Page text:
The UK government’s “Hostile Environment” policies have made it even harder for people within the asylum system to survive, strive and lead dignified and healthy lives. Asylum seekers are exposed to insecurity, re-traumatisation, social isolation, deterioration of mental health, poverty and destitution.
Here in Scotland we have seen the dramatic effect of the inhumane and broken-by-design system clearly in a number of especially horrific and preventable incidents over the last few months.
Many individuals, communities and organisations fight tirelessly to curb these effects of the Hostile Environment every day and The Gaming Against the Hostile Environment series wants to support some of these groups by raising urgently needed funds.
The first session of Gaming against the Hostile Environment will raise funds for the following groups:
- Glasgow:Ubuntu Women Shelter
Ubuntu Women Shelter is a Glasgow-based charity which started in 2018 with the aim of supporting women facing forced destitution and dehumanisation by the UK’s immigration system. They are the first specialist service in the UK, run and managed by people with lived experience of migration, asylum or destitution and represent 11 cultures, speak 14 languages and between them have more than 10 years of shared experience supporting destitute women.
Their services include:
- Providing emergency accommodation needs of women with no recourse to public funds, either through hosting or through their own shelter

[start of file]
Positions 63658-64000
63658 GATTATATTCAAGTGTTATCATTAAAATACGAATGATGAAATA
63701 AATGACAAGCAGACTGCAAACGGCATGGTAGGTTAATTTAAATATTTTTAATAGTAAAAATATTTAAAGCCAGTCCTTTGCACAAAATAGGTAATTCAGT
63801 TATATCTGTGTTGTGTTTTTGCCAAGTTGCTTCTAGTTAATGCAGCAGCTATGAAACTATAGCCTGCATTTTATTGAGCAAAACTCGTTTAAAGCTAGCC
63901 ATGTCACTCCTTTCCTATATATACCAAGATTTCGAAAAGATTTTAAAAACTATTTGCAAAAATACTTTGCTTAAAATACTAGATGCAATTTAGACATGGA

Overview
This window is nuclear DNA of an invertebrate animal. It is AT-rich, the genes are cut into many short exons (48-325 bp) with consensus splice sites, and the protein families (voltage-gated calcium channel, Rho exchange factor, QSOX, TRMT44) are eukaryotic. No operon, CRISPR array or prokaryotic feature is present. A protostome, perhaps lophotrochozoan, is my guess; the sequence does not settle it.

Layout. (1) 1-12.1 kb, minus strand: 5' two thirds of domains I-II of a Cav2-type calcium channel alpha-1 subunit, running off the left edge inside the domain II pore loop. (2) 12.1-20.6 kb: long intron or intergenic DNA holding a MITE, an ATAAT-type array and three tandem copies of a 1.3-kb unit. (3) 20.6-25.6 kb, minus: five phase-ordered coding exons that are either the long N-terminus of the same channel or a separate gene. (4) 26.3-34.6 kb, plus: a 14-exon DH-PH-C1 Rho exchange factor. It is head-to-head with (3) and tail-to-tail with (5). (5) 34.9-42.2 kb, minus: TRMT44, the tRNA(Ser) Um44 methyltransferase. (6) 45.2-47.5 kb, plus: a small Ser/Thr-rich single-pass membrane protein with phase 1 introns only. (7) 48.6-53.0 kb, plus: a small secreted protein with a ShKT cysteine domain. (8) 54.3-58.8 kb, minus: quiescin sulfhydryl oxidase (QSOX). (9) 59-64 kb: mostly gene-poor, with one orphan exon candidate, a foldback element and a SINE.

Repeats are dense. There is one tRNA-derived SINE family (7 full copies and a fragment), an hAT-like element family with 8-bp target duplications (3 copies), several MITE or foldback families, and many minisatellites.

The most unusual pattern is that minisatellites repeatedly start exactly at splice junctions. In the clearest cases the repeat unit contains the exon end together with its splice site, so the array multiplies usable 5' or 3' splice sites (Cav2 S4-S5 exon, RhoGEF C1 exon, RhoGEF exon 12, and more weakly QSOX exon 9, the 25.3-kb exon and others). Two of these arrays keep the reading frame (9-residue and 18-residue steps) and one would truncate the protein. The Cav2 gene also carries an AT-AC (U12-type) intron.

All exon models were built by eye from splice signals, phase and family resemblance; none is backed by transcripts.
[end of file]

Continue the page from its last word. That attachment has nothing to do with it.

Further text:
- Support for immigration or asylum claims; including court support at tribunals and appeals and providing letters of support for claims
- Advocacy and pastoral support
- Community outreach work, including attending and hosting events with other organisations and women within our communities
- Running workshops and training sessions
- Edinburgh: SCOREscotland
Strengthening Communities for Race Equality Scotland - SCOREscotland is a social justice organisation based in Wester Hailes, Edinburgh.
- London: Hopetowns
The London-based Hopetowns project emerged from the solidarity and support structures of the Calais ‘Jungle’ camp in northern France. Spearheaded by one of the former Calais camp community leaders, Hopetowns aims to support the successful integration and well-being of refugees into British society, by starting at the early stage of an individual’s asylum process.
Their services include:
- Language learning and communication skills
- Social events and emotional support
- Administrative support, forms and interpretation